Letting Go of Controlling Kids

As Dr. Jean Clinton* so succinctly put it: “you can’t make them eat, poop or sleep.”

Our children are not ours to control or change. They are little people with individual needs, thoughts, and feelings all their own that deserve our respect. We need to listen to, support and encourage them. We need to learn to let go…and let go…and let go…again, and again 🙂

*Dr. Jean Clinton is an Associate Clinical Professor, Department of Psychiatry and Behavioural Neuroscience at McMaster University, division of Child Psychiatry. She is an incredible speaker, if you ever get a chance to attend one of her presentations.


Be Inspired

I came across this quote by Virginia Satir that is consistent with my approach to working with children and their families:

“I want you to get excited about who you are, what you are, what you have, and what can still be for you. I want to inspire you to see that you can go far beyond where you are right now.”

Children Learn What They Live

Children Learn What They Live

By Dorothy Law Nolte, Ph.D.

If children live with criticism, they learn to condemn.

If children live with hostility, they learn to fight.

If children live with fear, they learn to be apprehensive.

If children live with pity, they learn to feel sorry for themselves.

If children live with ridicule, they learn to feel shy.

If children live with jealousy, they learn to feel envy.

If children live with shame, they learn to feel guilty.

If children live with encouragement, they learn confidence.

If children live with tolerance, they learn patience.

If children live with praise, they learn appreciation.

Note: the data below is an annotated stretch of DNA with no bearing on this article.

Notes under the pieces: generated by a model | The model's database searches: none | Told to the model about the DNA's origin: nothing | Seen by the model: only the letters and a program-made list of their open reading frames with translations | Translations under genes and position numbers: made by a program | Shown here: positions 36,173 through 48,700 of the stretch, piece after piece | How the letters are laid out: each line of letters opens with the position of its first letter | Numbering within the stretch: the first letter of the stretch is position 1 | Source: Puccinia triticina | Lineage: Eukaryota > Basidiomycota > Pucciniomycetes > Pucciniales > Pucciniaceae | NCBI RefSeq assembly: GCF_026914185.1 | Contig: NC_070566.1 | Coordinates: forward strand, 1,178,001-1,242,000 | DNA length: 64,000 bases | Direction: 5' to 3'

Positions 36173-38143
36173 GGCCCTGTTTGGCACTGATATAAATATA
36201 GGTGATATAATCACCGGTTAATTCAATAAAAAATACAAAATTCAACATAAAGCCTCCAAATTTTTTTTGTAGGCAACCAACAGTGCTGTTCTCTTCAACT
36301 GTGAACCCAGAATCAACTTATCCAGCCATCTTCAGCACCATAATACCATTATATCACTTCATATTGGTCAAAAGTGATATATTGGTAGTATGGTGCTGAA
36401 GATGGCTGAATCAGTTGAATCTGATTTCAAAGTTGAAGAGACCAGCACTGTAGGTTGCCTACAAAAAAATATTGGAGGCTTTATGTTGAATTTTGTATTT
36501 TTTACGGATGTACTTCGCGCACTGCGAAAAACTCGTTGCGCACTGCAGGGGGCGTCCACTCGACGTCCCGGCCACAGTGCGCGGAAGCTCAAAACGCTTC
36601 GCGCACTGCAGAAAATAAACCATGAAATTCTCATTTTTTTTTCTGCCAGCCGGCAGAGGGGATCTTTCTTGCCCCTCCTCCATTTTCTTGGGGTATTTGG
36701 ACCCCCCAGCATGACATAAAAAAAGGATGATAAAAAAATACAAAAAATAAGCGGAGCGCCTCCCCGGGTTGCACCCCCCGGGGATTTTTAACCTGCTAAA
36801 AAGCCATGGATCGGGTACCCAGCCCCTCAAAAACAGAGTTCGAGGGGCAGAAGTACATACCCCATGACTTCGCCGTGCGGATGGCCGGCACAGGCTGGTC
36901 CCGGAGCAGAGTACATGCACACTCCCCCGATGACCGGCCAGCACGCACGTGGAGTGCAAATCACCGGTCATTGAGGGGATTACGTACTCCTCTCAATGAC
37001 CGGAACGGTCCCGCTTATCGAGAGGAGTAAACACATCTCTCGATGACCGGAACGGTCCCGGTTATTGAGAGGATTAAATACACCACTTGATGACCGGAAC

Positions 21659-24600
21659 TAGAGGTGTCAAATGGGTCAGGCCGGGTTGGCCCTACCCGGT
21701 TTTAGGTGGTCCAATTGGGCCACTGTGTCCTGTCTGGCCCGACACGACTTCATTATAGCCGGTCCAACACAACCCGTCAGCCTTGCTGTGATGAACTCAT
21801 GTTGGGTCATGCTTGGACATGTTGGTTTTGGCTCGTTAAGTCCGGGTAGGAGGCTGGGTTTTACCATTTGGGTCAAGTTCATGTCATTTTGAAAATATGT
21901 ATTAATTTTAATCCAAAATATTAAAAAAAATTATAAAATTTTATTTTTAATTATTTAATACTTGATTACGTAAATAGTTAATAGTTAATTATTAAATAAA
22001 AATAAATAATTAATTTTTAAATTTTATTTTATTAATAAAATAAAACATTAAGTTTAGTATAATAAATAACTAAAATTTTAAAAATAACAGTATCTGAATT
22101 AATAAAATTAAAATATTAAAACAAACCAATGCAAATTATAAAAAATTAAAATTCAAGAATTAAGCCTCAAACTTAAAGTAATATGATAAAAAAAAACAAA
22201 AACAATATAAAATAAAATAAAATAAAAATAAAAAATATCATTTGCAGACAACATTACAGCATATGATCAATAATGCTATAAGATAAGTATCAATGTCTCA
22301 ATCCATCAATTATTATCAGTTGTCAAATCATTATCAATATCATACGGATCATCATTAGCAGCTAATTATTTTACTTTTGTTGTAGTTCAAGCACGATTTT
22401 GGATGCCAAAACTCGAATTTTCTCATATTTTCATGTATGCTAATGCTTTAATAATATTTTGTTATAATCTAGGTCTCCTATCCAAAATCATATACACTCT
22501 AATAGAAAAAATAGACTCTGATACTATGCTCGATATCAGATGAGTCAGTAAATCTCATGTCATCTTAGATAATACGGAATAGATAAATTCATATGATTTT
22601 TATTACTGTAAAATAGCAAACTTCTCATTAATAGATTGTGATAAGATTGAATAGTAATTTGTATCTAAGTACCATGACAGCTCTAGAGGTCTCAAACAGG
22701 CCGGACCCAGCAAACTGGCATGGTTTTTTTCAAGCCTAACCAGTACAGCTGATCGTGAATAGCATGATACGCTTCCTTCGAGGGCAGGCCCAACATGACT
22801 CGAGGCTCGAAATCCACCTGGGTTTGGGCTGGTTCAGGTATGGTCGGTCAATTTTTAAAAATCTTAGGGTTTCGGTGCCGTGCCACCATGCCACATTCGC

If children live with acceptance, they learn to love.

If children live with approval, they learn to like themselves.

If children live with recognition, they learn it is good to have a goal.

If children live with sharing, they learn generosity.

If children live with honesty, they learn truthfulness.

If children live with fairness, they learn justice.

If children live with kindness and consideration, they learn respect.

If children live with security, they learn to have faith in themselves and in those about them.

If children live with friendliness, they learn the world is a nice place in which to live.

Children meet our expectations

I received this excellent blog entry  from one of my clients (Thank you, H!).


Children do meet the expectations we set for them, feeding and otherwise.  In a supportive  environment, when you are sending  messages such as:  I know you can do it,  I know you can handle it, I respect your feelings about it, you will do it when you are ready,etc., children thrive.  Their feelings are validated, you do your part to provide opportunities for growth, and then you wait with patience and full confidence that they will get where they need to.  This can be applied to toilet teaching, sleep independence, feeding and eating, swimming lessons, being “left” at school or daycare, any new situation where a child is feeling challenged in some way.

What is especially important for us parents to be mindful of is to try to keep the worry factor down, as children are sensitive to our worries and then begin to doubt their own abilities.

For more on sending  important “life messages” to a child, see Barbara Coloroso, “Kids are worth it!”  An excellent book and a resource that you will go back to on many occasions.